The guide to Glastonbury
Tomorrow the daddy of all festivals begins. Elisa Bray explains how to enjoy the music, the mood – and even the camping
Wednesday 24 June 2009
The world's most famous festival has 177,000 people on site, about 300 bands on 10 main stages (and another dozen smaller ones) across 1,000 acres of land (that's the equivalent of 375 football pitches). That's enough to overwhelm the most seasoned of festival goers, let alone the many first-timers who will be heading for Worthy Farm, Pilton, this weekend.
As there is more happening on the opening day, Thursday, than ever before, it's best to arrive early to make the most of the bands and the films. Maximo Park are kicking off the festival at 4pm on Thursday at the Queen's Head venue – get there early because the capacity is just 1,500.
Between all the bands and the other entertainment on offer, you will be facing many decisions during the festival. But the primary decision will be where to pitch your tent. First, you need to ask yourself if getting sleep over the weekend is a priority, or if being close to main stages is more important. If you fit into the latter category, you can camp close to the main, Pyramid Stage. Between the Park and the Healing Fields, Pennard Hill Ground is a lively area. If you are the sort that needs their eight hours, you might prefer the quieter Limekilns and Hitchin Hill Ground. Avoid facing the Dance Village, the designated dance area which keeps going into the early hours. If you are arriving later and are stuck for a pitch, try to the west of the site near the Park where there is more space. And a little practical tip for the camping novices among you: if rain looks likely (and I don't mean to be negative, but rain is bound to feature at some point during four days in the English countryside), pitch your tent at the top of the hill rather than the bottom. If you own an iPhone, be sure to download "Tent Finder", a new application which comes with a handy flashlight to help guide you back to your canvas shelter. If you don't have an iPhone and you find yourself lost amidst a sea of indistinguishable tents, the Meeting Point (the one with the flowers) near the central Queen's Head Stage is your best bet to join up again with your missing companions. There are also six Information Points dotted around the site.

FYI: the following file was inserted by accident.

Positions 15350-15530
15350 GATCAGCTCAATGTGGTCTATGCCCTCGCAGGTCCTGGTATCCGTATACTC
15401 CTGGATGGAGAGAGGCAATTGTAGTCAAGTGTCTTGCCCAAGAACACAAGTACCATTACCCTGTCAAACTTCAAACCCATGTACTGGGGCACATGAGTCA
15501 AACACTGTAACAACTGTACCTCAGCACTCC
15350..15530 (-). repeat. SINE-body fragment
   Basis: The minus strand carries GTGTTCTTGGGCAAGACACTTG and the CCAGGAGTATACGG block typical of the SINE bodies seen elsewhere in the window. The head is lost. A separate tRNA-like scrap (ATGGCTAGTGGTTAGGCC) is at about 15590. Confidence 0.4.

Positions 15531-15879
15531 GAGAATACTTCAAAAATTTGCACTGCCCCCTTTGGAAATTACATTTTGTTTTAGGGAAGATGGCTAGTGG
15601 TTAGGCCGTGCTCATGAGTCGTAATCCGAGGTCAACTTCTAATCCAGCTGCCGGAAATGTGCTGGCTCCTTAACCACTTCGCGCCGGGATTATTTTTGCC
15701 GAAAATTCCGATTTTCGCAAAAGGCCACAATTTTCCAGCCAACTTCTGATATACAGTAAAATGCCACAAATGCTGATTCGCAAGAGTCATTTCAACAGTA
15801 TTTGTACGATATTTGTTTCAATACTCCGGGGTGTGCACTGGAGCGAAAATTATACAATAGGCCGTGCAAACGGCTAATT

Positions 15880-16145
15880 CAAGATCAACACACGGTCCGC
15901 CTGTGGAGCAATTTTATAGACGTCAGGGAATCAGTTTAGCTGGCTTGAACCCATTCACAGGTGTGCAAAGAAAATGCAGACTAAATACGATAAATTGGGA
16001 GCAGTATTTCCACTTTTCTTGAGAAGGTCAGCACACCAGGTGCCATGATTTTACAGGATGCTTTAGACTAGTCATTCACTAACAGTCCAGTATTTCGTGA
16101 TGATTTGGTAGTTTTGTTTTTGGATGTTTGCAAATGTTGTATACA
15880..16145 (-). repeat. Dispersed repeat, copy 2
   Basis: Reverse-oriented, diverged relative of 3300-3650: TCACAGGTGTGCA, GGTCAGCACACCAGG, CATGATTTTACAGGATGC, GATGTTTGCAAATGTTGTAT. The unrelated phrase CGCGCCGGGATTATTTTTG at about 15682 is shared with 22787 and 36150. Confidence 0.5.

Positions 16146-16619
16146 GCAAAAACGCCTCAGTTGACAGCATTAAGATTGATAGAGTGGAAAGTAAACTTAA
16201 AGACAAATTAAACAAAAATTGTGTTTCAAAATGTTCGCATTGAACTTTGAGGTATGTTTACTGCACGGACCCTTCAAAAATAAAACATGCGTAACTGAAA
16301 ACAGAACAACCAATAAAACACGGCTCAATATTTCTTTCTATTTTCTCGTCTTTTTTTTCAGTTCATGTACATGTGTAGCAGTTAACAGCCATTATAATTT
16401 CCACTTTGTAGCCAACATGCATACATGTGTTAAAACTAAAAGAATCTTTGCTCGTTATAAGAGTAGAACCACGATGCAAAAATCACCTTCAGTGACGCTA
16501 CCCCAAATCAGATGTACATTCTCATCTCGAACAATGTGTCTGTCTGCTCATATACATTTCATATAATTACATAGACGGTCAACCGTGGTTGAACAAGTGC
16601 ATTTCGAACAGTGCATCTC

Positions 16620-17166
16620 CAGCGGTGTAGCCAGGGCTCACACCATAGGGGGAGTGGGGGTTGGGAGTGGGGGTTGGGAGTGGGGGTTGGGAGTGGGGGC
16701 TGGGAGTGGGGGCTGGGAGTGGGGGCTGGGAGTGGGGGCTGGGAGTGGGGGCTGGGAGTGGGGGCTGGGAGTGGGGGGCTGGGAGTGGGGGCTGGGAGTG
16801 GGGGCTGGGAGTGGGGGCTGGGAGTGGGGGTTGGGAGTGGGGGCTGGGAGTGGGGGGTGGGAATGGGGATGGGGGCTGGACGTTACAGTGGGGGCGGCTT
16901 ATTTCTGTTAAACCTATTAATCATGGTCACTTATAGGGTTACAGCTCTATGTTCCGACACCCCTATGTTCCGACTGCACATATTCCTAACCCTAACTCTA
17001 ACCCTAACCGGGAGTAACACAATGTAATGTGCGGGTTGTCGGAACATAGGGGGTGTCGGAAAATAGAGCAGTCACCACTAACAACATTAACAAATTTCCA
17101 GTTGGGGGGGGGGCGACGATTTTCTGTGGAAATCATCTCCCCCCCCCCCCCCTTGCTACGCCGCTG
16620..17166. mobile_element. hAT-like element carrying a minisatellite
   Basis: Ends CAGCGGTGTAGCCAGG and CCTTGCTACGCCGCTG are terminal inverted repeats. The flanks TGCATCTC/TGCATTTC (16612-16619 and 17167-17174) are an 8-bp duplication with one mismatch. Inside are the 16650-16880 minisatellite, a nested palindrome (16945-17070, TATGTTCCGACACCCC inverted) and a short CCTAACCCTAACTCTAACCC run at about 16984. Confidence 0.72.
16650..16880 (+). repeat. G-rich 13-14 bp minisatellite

The next decision to be made – and probably the main reason that you find yourself in Somerset – is which bands to see. Don't limit yourself to a strict timetable. One of the best elements to Glastonbury is the wandering around and stumbling upon bands you might never have heard of. It was at my first Glastonbury that I was on my way to see the Happy Mondays, took a wrong turn, and discovered Muse. Bearing in mind that during the festival's peak flow – from Friday evening onwards – it takes 45 minutes to cross from the John Peel Stage to the Shangri La area, you should plot your band viewings realistically.
On Thursday, at the Queen's Head Stage, see Maximo Park play a ten-song set chosen by their Facebook fans, followed by a clutch of hotly-tipped newer acts, including Liz Green, Ebony Bones, Metronomy and Stornoway. At the Dance Lounge catch the multi-talented Beardyman, the UK beatboxing champion in 2006 and 2007.
On Friday you might find yourself torn between the Pyramid Stage and the John Peel Stage. Neil Young is of course the big highlight of the day, and to bag yourself a good spot at the front you could happily make your way to the Pyramid Stage early to see Fleet Foxes, Lily Allen's homecoming gig, The Specials and then Young. If you're more pop than rock, head for the John Peel Stage to see VV Brown, Metronomy, Little Boots, Jack Peñate and south Londoner Jamie T. Headlining there are Manchester indie-rock favourites Doves, a worthy alternative to the veteran star. Ray Davies headlines the acoustic stage, while younger festival-goers might prefer the Other Stage where The Ting Tings are followed by Bloc Party.